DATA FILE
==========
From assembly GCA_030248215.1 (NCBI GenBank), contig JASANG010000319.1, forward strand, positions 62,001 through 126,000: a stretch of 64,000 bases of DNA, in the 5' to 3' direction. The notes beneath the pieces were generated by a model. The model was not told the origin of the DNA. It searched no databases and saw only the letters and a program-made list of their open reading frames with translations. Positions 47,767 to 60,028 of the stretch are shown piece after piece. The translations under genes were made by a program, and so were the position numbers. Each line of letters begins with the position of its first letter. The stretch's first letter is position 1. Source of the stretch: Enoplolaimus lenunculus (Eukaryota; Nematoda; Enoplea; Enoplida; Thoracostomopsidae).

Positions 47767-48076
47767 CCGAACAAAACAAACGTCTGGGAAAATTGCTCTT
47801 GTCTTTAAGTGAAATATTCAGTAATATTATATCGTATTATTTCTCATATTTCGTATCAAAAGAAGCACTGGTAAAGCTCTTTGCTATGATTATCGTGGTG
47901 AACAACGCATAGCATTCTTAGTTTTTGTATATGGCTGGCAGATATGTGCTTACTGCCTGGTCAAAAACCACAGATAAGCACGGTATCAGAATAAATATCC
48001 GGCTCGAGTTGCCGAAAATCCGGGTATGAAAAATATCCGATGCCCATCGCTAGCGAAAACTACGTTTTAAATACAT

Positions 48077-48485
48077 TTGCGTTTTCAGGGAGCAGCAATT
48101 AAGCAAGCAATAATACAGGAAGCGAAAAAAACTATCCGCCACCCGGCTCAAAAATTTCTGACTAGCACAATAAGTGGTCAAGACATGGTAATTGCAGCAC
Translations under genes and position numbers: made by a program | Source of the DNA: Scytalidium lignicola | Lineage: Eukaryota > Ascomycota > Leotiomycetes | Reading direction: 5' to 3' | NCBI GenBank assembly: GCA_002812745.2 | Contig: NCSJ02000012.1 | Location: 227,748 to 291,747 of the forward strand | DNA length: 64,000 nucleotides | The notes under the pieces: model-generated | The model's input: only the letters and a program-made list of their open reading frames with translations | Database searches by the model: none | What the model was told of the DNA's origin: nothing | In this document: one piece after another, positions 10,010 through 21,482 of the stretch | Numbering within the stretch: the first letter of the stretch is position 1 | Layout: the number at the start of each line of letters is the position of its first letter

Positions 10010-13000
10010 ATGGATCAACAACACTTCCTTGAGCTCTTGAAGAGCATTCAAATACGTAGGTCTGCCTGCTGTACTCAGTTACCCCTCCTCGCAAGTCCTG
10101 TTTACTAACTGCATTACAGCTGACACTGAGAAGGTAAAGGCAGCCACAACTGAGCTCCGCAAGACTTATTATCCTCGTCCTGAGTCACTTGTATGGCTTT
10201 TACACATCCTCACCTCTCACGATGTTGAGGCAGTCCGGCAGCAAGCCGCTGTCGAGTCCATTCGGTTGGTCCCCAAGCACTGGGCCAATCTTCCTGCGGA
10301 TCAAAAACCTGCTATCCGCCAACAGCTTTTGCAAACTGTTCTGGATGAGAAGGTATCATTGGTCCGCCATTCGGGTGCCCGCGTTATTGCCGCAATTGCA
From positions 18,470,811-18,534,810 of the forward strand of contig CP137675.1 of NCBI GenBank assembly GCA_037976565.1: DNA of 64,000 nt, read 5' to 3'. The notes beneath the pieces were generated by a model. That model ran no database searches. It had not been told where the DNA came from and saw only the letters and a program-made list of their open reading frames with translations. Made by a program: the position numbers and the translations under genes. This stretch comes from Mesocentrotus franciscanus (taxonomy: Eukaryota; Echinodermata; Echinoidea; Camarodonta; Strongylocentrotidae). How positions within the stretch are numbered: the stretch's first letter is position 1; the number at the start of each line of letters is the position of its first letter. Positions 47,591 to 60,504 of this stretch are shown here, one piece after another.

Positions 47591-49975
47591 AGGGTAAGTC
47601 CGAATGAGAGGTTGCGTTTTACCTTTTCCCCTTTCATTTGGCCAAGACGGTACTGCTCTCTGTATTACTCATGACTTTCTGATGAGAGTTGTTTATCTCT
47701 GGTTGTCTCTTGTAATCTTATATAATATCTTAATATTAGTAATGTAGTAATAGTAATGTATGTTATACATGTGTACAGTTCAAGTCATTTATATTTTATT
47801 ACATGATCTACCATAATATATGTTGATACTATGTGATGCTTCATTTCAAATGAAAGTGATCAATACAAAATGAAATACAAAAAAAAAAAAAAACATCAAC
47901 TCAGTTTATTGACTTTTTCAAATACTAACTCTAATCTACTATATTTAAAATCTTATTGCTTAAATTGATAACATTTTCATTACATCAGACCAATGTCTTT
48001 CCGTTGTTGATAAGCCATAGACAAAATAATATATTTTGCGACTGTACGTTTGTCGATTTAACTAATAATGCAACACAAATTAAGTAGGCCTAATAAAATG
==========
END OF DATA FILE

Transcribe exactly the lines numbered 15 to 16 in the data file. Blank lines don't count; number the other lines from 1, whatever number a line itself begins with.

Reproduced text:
10301 TCAAAAACCTGCTATCCGCCAACAGCTTTTGCAAACTGTTCTGGATGAGAAGGTATCATTGGTCCGCCATTCGGGTGCCCGCGTTATTGCCGCAATTGCA
From positions 18,470,811-18,534,810 of the forward strand of contig CP137675.1 of NCBI GenBank assembly GCA_037976565.1: DNA of 64,000 nt, read 5' to 3'. The notes beneath the pieces were generated by a model. That model ran no database searches. It had not been told where the DNA came from and saw only the letters and a program-made list of their open reading frames with translations. Made by a program: the position numbers and the translations under genes. This stretch comes from Mesocentrotus franciscanus (taxonomy: Eukaryota; Echinodermata; Echinoidea; Camarodonta; Strongylocentrotidae). How positions within the stretch are numbered: the stretch's first letter is position 1; the number at the start of each line of letters is the position of its first letter. Positions 47,591 to 60,504 of this stretch are shown here, one piece after another.